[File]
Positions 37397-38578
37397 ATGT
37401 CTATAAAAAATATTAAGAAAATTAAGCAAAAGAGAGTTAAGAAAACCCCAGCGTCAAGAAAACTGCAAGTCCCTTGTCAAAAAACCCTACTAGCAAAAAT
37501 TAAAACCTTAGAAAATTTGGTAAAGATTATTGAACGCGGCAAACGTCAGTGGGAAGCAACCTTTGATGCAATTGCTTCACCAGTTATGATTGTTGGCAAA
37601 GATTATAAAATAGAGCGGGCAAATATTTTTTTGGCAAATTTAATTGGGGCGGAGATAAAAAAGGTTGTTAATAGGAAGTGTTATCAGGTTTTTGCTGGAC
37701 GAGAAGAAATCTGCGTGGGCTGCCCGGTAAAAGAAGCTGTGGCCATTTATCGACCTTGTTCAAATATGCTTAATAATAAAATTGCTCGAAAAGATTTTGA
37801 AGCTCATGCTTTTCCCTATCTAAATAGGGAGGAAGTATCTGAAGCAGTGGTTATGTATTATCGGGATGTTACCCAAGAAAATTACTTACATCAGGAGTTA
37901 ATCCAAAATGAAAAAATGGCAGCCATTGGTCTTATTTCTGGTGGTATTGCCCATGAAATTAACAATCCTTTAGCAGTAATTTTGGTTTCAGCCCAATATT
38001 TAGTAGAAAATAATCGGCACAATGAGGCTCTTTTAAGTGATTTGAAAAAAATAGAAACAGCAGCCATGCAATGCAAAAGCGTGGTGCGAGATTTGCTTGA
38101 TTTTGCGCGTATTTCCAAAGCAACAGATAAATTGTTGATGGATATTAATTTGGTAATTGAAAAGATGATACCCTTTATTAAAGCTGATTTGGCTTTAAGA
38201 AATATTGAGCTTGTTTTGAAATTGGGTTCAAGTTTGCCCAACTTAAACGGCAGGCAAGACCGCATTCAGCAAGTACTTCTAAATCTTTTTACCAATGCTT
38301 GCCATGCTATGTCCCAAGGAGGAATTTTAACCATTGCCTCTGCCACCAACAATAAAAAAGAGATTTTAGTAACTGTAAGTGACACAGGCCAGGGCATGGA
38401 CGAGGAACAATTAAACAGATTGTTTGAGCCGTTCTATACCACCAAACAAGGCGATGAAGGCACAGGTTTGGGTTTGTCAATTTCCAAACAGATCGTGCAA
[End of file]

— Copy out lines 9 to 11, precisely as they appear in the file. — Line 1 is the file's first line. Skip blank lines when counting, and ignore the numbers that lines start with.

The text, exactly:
38001 TAGTAGAAAATAATCGGCACAATGAGGCTCTTTTAAGTGATTTGAAAAAAATAGAAACAGCAGCCATGCAATGCAAAAGCGTGGTGCGAGATTTGCTTGA
38101 TTTTGCGCGTATTTCCAAAGCAACAGATAAATTGTTGATGGATATTAATTTGGTAATTGAAAAGATGATACCCTTTATTAAAGCTGATTTGGCTTTAAGA
38201 AATATTGAGCTTGTTTTGAAATTGGGTTCAAGTTTGCCCAACTTAAACGGCAGGCAAGACCGCATTCAGCAAGTACTTCTAAATCTTTTTACCAATGCTT